Four Questions Your Small Business Should Ask When a Contract is Breached
Like a good story, all contracts have a beginning, middle and an end. However, there are several ways a contract might end. Hopefully, contracts are performed as expected. Some, however, are lawfully terminated. Others are breached. When a breach occurs, it is often unexpected, frustrating and possibly threatening.
Breach of contract is a legal matter. However, as a small business, you need to do some thinking before running to court. Consider the cost, risk and time consumption that litigation represents. While you are waiting for a decision from the court, business needs are not being met.
The main objective is to minimize disruption of your business. If you do make the decision to go to court, make sure it is an educated one. You will need to consult a small business attorney. In the meantime, you should ask these four questions before stepping foot in court:
There is no better place to start than the beginning. Find out why the other party decided it could not continue to perform. Ask if the terms were no longer acceptable. Maybe something better came along.
You may want to dig deeper, depending on your relationship with the business. Perhaps something happened in the business or in the other party’s personal life that has made it difficult to continue performing. There are so many more possibilities. Do your best to obtain answers through direct communication.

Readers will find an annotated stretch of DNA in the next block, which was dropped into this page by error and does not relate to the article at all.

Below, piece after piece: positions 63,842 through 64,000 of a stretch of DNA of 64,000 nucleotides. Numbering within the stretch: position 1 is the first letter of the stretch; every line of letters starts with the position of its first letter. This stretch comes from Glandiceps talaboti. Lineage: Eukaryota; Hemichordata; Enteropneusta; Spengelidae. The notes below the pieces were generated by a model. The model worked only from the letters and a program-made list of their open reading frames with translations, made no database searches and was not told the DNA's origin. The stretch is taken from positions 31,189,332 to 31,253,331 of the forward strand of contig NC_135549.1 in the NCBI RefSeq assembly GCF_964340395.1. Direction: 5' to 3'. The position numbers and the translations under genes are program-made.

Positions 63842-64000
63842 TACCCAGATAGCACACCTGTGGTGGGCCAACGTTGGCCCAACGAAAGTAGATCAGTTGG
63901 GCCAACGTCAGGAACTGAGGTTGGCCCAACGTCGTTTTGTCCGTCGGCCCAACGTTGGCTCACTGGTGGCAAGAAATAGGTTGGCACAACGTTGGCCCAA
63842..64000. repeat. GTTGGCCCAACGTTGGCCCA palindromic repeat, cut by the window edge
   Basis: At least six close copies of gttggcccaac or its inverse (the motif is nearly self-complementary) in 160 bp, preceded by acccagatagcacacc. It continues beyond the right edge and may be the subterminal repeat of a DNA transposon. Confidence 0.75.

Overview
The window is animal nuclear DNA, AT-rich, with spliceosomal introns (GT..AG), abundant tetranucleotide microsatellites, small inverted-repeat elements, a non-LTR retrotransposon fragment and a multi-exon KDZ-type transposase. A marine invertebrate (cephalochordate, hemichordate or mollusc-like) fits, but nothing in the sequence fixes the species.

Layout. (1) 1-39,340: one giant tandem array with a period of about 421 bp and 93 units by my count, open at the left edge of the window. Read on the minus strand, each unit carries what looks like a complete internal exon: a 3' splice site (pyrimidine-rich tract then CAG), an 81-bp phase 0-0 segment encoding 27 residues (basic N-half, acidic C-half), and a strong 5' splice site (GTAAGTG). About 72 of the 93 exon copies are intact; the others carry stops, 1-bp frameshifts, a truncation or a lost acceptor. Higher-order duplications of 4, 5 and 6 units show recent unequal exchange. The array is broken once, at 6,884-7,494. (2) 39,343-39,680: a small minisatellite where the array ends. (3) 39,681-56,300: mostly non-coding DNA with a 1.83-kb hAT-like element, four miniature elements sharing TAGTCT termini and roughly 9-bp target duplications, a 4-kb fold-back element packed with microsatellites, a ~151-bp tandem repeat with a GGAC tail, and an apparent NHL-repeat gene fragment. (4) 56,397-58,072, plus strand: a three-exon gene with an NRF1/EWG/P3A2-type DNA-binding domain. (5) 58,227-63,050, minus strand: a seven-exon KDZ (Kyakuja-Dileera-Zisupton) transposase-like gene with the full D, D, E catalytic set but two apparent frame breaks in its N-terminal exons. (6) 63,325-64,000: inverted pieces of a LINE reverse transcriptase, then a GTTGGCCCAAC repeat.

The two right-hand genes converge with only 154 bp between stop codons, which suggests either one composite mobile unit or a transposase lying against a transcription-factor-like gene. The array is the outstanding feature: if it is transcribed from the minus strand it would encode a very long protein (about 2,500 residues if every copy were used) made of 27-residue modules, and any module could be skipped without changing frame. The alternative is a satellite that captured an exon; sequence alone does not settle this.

Are there any alternatives?
You will need to explore your options. Be creative. How important is the continuation of the relationship? If it is important, you can preserve the relationship by altering the terms of the agreement. Otherwise, it is a good idea to ensure an orderly wind-down of the relationship. You may need assistance in transitioning the contract to another party with the breaching party’s assistance. Consult a small business law attorney.
How do I protect my business?
Minimize your harm. If negotiations are going south, there are steps that must be taken in order to protect your business. Damage control is essential and immediate action is necessary. You must ensure the health of your business. It must be able to survive the impact of the breach. Know your legal options.
What are my legal options?
Legal options will mean hiring an experienced litigation attorney to provide advice and possibly represent you. A lawyer can assess the strengths and weaknesses of your contract. He or she will offer an analysis of how the facts will be analyzed by the court.
Proving a breach of contract is not always a slam dunk. You should expect your attorney to consider alternative claims and to break down the costs, risks, delays and the likelihood of success of your breach of contract claim in a court of law. These are the questions you need to ask before commencing litigation to recover for a breach of contract.
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